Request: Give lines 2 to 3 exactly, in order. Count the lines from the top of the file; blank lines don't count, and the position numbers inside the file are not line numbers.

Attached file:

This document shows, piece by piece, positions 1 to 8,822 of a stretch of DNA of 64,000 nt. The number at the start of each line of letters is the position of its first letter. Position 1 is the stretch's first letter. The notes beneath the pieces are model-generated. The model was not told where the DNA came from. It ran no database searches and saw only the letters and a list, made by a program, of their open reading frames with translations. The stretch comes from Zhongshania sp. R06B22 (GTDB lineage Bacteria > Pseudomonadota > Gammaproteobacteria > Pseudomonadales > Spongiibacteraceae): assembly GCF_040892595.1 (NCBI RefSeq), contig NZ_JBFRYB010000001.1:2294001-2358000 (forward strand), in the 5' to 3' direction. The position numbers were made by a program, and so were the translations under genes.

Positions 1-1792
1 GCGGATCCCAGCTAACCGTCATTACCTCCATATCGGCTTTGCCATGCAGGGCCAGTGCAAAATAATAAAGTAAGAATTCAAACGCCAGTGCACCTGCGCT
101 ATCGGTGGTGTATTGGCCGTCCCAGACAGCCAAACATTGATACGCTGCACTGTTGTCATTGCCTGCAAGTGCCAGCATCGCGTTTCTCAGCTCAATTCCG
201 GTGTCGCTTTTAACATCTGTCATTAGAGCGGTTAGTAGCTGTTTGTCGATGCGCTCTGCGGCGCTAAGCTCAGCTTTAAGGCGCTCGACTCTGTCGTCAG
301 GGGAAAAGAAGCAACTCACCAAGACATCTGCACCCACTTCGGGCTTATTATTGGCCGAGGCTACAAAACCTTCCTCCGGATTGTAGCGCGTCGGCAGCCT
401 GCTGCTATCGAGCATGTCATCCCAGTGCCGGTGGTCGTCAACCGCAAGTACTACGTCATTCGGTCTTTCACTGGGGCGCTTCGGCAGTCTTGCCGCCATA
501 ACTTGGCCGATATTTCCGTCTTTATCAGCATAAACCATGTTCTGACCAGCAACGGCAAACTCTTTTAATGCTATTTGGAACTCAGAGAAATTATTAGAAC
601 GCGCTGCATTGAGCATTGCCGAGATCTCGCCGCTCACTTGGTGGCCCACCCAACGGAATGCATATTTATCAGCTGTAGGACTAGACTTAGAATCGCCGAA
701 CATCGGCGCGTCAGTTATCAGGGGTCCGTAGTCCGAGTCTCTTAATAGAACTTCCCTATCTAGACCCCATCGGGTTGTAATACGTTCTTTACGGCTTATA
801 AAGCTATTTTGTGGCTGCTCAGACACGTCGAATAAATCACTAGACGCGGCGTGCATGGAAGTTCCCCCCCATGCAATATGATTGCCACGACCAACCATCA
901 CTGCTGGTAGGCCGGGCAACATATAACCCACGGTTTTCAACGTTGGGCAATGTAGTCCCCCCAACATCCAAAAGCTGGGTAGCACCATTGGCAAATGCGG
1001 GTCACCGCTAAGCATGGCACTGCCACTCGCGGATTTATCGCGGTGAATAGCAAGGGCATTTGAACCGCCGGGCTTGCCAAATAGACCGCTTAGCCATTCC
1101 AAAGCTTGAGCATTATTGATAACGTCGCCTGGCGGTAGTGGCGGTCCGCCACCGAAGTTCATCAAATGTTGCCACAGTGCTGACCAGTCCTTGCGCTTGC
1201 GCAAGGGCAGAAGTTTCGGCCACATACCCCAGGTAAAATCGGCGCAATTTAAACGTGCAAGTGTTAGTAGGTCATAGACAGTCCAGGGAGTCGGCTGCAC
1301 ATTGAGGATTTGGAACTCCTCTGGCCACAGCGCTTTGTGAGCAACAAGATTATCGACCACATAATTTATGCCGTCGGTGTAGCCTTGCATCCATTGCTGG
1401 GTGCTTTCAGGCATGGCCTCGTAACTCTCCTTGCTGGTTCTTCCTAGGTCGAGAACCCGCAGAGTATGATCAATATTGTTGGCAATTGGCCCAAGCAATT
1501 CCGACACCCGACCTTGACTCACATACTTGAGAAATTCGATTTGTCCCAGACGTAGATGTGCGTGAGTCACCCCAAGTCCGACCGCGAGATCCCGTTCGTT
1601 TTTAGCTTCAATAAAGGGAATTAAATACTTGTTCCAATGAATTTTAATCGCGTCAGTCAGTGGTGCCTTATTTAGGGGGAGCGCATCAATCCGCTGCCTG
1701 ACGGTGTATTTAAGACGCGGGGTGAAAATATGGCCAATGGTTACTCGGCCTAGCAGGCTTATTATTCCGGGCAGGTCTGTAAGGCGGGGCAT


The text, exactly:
Positions 1-1792
1 GCGGATCCCAGCTAACCGTCATTACCTCCATATCGGCTTTGCCATGCAGGGCCAGTGCAAAATAATAAAGTAAGAATTCAAACGCCAGTGCACCTGCGCT